Tuesday: April 7, 2020
John 13:27 And after Judas took the piece of bread, Satan entered into him. Jesus said to him, “What you are about to do, do quickly.”
Normally, I do not spend a lot of time on commentaries, but for a very unusual reason, I was drawn to a commentary by Maclaren on a particular verse from today’s text and dear, I lost track of time. The exposition painted dimensions of a statement which while appearing simple, contained deep content, a couple of which I would like to share with you over the next posts:
1. “The true actor in a man’s deeds is the hidden man of the heart’.
Regardless of the instrument of execution, whether the mouth, hands or other organs, a thing is done when the man has resolved, with a fixed will to do it. The betrayal by Judas does not take place in a single moment, it was a process that had been nurtured till the point at the supper table. The process had not been interrupted or altered hence Jesus considered it ‘completed’. Therefore, ‘it is what we think in our hearts that we are and our fixed determinations and inclinations of will are more truly our doings than consequences of these’. A fixed and unbending resolve is nothing less than the deed itself.
2. There is a breaking point
Maclaren writes that ‘there is no man in this world so all round sold out to sin as the seeking love of God gives him up as irreclaimable. I do not believe there are any people concerning whom it is impossible for the grace of God to find some chunk and cranny in their souls through which it can enter and change them. There are no hopeless cases as long as men are here’.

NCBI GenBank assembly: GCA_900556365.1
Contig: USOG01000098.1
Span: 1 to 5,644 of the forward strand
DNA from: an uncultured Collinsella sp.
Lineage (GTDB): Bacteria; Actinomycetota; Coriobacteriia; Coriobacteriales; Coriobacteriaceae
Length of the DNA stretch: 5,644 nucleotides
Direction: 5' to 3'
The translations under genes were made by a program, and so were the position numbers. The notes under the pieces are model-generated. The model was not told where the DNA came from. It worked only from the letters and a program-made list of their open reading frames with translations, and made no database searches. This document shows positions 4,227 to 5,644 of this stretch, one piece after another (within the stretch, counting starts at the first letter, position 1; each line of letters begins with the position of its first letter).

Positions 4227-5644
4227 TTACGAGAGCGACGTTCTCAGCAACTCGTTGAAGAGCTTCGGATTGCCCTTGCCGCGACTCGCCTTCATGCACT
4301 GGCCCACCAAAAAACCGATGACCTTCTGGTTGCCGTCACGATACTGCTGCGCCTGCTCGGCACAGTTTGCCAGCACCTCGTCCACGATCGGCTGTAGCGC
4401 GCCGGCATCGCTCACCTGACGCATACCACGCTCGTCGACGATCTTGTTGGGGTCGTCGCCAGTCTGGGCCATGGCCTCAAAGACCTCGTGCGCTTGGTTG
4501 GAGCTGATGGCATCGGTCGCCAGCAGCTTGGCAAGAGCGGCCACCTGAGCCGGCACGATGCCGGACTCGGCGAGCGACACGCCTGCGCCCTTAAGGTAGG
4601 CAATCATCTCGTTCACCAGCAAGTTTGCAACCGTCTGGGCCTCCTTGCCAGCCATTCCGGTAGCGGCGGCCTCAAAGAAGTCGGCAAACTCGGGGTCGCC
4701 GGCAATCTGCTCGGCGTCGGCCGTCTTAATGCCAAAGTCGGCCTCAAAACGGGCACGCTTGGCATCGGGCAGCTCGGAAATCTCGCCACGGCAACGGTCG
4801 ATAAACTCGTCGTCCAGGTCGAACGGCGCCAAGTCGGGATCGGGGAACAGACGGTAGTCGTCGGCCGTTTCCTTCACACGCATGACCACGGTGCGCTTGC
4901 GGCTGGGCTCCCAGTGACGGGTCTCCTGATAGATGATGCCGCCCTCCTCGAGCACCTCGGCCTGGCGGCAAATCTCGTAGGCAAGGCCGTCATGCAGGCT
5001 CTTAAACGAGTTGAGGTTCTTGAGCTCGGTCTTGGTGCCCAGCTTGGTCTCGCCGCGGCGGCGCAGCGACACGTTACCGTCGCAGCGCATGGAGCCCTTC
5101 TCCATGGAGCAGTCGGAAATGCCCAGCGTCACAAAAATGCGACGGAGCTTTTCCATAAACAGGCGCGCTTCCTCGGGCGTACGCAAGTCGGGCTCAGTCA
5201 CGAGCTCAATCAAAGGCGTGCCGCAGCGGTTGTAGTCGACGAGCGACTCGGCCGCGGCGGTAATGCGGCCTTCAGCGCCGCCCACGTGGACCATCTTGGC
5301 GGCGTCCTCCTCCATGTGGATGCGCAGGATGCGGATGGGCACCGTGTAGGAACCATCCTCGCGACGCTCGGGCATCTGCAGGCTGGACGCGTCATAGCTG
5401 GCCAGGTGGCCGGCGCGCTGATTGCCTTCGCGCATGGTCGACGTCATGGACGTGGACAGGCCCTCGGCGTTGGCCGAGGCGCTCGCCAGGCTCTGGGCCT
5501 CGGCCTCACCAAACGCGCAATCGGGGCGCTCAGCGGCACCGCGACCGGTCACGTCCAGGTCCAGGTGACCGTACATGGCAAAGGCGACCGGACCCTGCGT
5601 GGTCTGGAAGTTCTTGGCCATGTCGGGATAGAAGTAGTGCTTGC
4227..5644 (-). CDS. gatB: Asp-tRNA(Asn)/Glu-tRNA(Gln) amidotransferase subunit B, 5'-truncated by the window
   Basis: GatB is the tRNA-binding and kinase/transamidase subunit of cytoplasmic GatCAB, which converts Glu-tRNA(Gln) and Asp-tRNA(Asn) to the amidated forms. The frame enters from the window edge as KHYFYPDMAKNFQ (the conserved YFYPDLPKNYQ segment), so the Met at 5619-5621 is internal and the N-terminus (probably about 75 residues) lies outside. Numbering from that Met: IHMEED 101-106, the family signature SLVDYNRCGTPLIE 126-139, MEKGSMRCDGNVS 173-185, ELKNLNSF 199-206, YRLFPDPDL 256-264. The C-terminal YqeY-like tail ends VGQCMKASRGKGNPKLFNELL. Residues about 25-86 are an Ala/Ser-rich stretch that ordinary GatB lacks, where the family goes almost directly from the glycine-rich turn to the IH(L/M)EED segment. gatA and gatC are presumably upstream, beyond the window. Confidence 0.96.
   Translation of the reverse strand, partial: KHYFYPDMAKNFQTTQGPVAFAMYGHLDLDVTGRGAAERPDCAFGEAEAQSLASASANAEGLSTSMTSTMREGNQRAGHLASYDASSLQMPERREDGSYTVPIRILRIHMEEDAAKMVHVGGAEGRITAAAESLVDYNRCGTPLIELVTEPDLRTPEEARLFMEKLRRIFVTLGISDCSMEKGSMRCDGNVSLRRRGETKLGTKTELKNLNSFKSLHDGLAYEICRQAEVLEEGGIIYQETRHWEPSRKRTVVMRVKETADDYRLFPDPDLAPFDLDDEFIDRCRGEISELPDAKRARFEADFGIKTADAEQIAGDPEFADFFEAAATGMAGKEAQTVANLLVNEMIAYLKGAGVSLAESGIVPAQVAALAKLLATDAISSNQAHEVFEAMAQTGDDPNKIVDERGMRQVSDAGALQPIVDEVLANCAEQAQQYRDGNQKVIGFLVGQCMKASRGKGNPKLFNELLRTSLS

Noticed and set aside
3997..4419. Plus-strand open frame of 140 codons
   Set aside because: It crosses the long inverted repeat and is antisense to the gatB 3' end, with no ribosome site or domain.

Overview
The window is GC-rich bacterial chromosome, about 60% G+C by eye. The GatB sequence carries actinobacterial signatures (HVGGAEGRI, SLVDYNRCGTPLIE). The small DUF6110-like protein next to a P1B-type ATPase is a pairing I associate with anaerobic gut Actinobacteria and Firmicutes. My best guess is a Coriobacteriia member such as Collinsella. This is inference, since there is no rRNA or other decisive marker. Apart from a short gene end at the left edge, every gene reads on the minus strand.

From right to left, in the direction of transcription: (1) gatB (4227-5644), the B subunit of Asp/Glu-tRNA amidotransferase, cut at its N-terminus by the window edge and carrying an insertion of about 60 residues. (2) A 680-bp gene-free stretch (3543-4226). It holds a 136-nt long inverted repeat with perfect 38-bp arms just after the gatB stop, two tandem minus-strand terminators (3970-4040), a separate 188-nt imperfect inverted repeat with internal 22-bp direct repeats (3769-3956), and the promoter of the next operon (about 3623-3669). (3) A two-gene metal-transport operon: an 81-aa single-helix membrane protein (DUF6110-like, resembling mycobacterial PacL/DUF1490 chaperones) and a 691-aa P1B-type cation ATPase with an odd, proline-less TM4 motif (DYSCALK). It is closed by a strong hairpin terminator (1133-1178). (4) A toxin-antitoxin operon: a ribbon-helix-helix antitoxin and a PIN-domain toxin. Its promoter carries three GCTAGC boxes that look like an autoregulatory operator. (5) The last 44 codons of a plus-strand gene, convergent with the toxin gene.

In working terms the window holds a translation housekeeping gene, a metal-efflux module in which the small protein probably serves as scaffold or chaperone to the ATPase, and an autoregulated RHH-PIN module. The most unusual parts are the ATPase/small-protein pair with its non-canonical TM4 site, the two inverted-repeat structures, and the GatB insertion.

However, he further presents that in our nature, there comes moments when each of us gets into positions with particular evil or something where we sink our teeth in and plant our feet at such an angle of resistance that God gives up dealing with us, and ‘leaves us’, placed in quotes for a reason. When we become so determined to ignore the pleadings and beseeching of divine love, the reins are let go and as we gallop into the sweat and weariness, we become more amenable to touch of this love afterwards.
At the supper, Judas was still offered a piece of bread by Jesus, a signal of friendship even at that exact moment when he had described who would betray Him. In effect, Judas knew that Jesus knew of what he intended to do. Nonetheless, he set his teeth against these two things: ‘the solemn conviction that Jesus knew his sin and the saving assurance that Jesus Christ still loved him’. He shut his heart against Christ and thus by rejecting Him, opened it up to the devil. And in truth, any person who resists both avenues as Judas did, leans perilously to the point where in pity, God says ‘I have called but you have refused. Now go do as you please and see how you like it.’ He watches on from a distance. That is the breaking point described.
To be continued: